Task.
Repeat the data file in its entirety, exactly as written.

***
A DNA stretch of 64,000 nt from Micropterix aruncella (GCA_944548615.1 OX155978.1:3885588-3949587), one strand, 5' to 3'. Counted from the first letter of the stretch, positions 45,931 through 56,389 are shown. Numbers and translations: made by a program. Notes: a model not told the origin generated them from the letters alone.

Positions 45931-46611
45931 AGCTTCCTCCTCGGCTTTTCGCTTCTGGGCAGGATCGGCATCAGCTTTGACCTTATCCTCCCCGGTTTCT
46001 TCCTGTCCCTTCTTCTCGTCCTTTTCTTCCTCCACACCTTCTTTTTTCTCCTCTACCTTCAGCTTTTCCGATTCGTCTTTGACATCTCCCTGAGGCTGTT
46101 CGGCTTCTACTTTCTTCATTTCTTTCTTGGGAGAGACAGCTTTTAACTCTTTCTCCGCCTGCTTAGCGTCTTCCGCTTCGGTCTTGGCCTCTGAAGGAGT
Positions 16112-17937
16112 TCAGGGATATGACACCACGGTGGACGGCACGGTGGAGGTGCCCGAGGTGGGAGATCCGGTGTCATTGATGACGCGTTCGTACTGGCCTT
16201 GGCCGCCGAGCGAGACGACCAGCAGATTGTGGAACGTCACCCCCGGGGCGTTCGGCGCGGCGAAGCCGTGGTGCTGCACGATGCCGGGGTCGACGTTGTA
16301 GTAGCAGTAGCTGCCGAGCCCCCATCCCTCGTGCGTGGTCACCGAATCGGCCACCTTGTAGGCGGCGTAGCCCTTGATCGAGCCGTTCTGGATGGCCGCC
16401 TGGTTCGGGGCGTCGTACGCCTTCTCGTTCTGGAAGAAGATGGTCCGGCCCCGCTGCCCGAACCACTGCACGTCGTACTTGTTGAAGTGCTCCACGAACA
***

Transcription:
A DNA stretch of 64,000 nt from Micropterix aruncella (GCA_944548615.1 OX155978.1:3885588-3949587), one strand, 5' to 3'. Counted from the first letter of the stretch, positions 45,931 through 56,389 are shown. Numbers and translations: made by a program. Notes: a model not told the origin generated them from the letters alone.

Positions 45931-46611
45931 AGCTTCCTCCTCGGCTTTTCGCTTCTGGGCAGGATCGGCATCAGCTTTGACCTTATCCTCCCCGGTTTCT
46001 TCCTGTCCCTTCTTCTCGTCCTTTTCTTCCTCCACACCTTCTTTTTTCTCCTCTACCTTCAGCTTTTCCGATTCGTCTTTGACATCTCCCTGAGGCTGTT
46101 CGGCTTCTACTTTCTTCATTTCTTTCTTGGGAGAGACAGCTTTTAACTCTTTCTCCGCCTGCTTAGCGTCTTCCGCTTCGGTCTTGGCCTCTGAAGGAGT
Positions 16112-17937
16112 TCAGGGATATGACACCACGGTGGACGGCACGGTGGAGGTGCCCGAGGTGGGAGATCCGGTGTCATTGATGACGCGTTCGTACTGGCCTT
16201 GGCCGCCGAGCGAGACGACCAGCAGATTGTGGAACGTCACCCCCGGGGCGTTCGGCGCGGCGAAGCCGTGGTGCTGCACGATGCCGGGGTCGACGTTGTA
16301 GTAGCAGTAGCTGCCGAGCCCCCATCCCTCGTGCGTGGTCACCGAATCGGCCACCTTGTAGGCGGCGTAGCCCTTGATCGAGCCGTTCTGGATGGCCGCC
16401 TGGTTCGGGGCGTCGTACGCCTTCTCGTTCTGGAAGAAGATGGTCCGGCCCCGCTGCCCGAACCACTGCACGTCGTACTTGTTGAAGTGCTCCACGAACA